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Ruling allows old debt claims to surface in bankruptcy

Kentucky residents who are dealing with financial challenges may face a pitfall in the bankruptcy process after a Supreme Court ruling. The issue was whether collection agencies run afoul of the Fair Debt Collection Practices Act by filing a claim with bankruptcy courts on time-barred debt. The court decided to allow the practice to continue, a move which brought cheers from the collections industry. Other commentators pointed to damaging consequences of the court's majority opinion.

In theory, a bankruptcy trustee will collect all proofs of claim, either allow them or file an objection, negotiate with the creditors and divide up the debtor's payments among them. The majority opinion held that old debt may no longer be collectable, but it still carries the right to payment common to all documented claims. The trustee is expected by the court to object to all stale debt, so only valid and current claims are paid out of the debtor's funds.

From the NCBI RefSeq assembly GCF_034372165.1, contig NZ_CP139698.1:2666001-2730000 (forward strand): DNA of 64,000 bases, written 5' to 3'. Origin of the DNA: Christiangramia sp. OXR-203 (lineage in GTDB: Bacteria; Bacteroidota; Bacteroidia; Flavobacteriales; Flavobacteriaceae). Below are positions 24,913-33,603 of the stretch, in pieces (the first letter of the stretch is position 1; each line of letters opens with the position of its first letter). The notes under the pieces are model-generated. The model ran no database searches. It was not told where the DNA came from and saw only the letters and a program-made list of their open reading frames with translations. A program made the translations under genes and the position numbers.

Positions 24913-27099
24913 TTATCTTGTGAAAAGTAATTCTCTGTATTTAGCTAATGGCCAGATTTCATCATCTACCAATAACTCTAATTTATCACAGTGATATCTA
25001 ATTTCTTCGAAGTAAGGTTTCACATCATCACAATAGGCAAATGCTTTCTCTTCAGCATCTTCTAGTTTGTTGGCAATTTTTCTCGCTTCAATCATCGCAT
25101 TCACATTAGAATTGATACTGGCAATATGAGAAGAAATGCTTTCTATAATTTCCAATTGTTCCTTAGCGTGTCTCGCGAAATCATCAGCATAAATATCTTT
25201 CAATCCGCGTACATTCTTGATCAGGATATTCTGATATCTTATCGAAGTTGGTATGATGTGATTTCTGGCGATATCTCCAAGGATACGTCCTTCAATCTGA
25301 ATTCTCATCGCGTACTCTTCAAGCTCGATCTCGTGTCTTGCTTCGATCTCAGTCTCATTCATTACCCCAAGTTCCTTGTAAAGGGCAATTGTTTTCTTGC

Two law professors argued that theory does not always hold up in practice. One stated that collectors engage in "mass-filing proofs of claim for stale debt" that take advantage of problems in the bankruptcy courts. Another pointed to the costs imposed on the system.

Indebted Kentucky residents may turn to Chapter 13 bankruptcy for a variety of reasons, including to stop foreclosure, obtain manageable payments or reduce interest payments to make repayment a possibility. An experienced attorney can review an individual's financial challenges and offer advice on the potential for debt relief with Chapter 13. As the Supreme Court decision shows, a fresh financial start can be more difficult to achieve by collectors holding old debt. Legal counsel can also help client watch out for this and other pitfalls in the process.

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